Bernie Sanders has pledged to do "everything I can" to stop Donald Trump from winning the White House, including supporting Hillary Clinton after the primary.
What's less clear is how many of Sanders's die-hard supporters will do the same. And at last night's victory rally in California, thousands of them erupted into raucous cries of "Bernie or bust" — the movement of Sanders's voters promising never to vote for the nominee if it's Clinton.
Sanders didn't hush the chant, smiling and letting his supporters' cries grow. That led to some public hand-wringing among prominent Democratic officials:
How much should this scene scare Democrats?
Whether this is a bad sign for Democrats in November remains to be seen. Polling has found that very few Sanders supporters are likely to vote for Trump — Clinton leads Trump among Sanders's voters by an 87 to 13 margin — and Sanders consistently hammers away at Trump on the stump.
Moreover, while about 25 percent of Sanders's supporters now say they won't vote for Clinton, we're still very early on in the primary. Around this time of year in 2008, about 50 percent of Clinton voters said they'd never back Barack Obama — but then nine in 10 Democrats supported Obama over John McCain.
But looking at the choices of Sanders fans as Clinton versus Trump risks overlooking two important alternatives: that they either stay home on Election Day or vote for Green Party candidate Jill Stein.
And as Bill Scher points out in Politico, not that many of Sanders's fans have to reject Clinton to seriously hurt her chances in a close race. In swing states like Colorado or New Hampshire that are also filled with Sanders loyalists, Stein may need to only peel a few percentage points away from Clinton to cost her the state:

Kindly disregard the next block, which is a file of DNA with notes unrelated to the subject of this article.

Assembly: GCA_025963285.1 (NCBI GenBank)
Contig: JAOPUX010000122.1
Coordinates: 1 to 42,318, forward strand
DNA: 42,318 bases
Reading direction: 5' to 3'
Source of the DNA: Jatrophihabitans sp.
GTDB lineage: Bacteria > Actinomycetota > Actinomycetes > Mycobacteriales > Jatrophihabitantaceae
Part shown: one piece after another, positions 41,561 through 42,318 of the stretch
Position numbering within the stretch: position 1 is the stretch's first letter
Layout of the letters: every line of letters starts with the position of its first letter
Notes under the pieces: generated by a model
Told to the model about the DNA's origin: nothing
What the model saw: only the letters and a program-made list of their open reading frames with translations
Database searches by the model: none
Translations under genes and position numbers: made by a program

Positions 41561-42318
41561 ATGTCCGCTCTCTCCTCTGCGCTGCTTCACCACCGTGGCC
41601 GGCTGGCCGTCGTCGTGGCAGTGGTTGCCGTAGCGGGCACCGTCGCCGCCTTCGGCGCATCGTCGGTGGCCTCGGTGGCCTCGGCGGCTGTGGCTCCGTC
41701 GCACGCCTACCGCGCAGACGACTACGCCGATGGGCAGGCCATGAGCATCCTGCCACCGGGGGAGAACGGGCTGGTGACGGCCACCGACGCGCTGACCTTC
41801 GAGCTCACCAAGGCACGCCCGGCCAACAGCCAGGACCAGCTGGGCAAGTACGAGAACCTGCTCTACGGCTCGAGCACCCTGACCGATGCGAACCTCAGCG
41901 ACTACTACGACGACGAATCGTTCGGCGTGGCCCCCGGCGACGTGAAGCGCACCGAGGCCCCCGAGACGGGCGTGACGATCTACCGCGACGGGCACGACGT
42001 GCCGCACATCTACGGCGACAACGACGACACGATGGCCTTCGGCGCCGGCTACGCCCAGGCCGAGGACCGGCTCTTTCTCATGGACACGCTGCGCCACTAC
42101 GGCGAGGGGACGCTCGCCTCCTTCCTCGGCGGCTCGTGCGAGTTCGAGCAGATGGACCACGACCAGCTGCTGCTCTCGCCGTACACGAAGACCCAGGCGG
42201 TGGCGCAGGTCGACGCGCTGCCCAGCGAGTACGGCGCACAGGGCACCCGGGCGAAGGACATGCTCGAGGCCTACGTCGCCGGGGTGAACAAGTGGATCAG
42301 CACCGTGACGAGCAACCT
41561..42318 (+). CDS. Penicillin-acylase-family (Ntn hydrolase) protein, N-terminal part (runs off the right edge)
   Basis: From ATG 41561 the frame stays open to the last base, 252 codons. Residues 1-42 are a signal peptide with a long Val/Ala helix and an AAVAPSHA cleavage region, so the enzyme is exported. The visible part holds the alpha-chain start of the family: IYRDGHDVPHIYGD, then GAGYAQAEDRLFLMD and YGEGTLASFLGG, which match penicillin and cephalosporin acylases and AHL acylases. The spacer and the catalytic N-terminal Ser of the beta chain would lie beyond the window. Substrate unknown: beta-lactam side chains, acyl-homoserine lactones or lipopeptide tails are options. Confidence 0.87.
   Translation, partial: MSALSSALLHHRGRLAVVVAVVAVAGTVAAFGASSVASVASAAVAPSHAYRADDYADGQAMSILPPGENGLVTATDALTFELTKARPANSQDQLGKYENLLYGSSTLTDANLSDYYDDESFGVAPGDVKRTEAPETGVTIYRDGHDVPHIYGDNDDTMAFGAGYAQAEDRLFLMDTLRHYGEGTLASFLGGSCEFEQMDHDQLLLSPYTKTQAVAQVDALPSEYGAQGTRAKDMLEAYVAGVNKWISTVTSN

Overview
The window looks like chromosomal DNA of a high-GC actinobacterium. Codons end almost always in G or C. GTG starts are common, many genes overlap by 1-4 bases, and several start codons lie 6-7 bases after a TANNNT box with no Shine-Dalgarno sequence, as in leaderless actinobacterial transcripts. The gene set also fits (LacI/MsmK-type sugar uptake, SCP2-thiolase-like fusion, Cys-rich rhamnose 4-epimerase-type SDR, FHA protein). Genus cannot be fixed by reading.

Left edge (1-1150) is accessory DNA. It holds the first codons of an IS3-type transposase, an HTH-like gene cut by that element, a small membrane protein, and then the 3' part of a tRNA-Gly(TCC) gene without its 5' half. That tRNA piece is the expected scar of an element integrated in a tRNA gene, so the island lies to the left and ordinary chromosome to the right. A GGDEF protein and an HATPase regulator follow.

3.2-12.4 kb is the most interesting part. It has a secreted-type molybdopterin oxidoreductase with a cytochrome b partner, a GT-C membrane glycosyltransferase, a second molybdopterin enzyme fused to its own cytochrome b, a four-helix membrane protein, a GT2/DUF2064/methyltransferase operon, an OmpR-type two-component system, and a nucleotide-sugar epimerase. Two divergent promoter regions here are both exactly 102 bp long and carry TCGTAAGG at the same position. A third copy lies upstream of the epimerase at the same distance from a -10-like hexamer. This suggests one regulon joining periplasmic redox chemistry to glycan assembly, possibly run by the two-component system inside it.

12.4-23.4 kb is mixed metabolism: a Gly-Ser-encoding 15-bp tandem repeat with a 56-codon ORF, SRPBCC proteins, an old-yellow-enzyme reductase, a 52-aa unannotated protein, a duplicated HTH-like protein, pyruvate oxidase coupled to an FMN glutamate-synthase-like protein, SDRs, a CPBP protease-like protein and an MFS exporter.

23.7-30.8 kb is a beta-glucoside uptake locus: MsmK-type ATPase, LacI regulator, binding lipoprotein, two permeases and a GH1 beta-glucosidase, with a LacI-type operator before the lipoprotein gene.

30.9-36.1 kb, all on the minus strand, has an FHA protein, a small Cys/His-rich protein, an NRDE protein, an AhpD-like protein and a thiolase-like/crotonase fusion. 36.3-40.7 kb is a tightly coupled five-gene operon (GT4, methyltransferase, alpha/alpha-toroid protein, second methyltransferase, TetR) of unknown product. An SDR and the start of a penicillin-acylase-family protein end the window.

Even if Sanders isn’t deliberately trying to replicate the electoral trauma inflicted by [Ralph] Nader in 2000—when he probably cost Al Gore the presidency—Bernie’s lingering presence in the Democratic primary threatens to produce a similar result in November: delegitimizing the eventual Democratic nominee in the eyes of the left and sending many critics, if not to Trump, then to the Green Party’s Jill Stein or the Libertarian Party’s Gary Johnson.
In the first poll to assess the impact of third-party candidates, Public Policy Polling found last week that the inclusion of Stein and Johnson shaves 2 percentage points off Clinton’s lead over Trump. Conversely, the minor party duo loses a combined 2 points when Sanders is tested as the Democratic nominee, indicating that Sanders’ voters account for Clinton’s reduced standing.
A couple points, a couple million voters, is no big deal to Clinton if she’s trouncing Trump. But if he makes it a race, Democrats may find their political post-traumatic stress disorder from 2000 flaring up.
Vox's Andrew Prokop makes the argument today that Sanders isn't working to burn the Democratic Party to the ground, and that he's instead more likely to be playing a long game to maximize his leverage ahead of the Democratic National Convention.
Prokop may be right that Sanders ultimately plans on trying to bring Democrats around Clinton at the convention. Just how many of his supporters will be willing to go along with that plan, however, may be a different question altogether.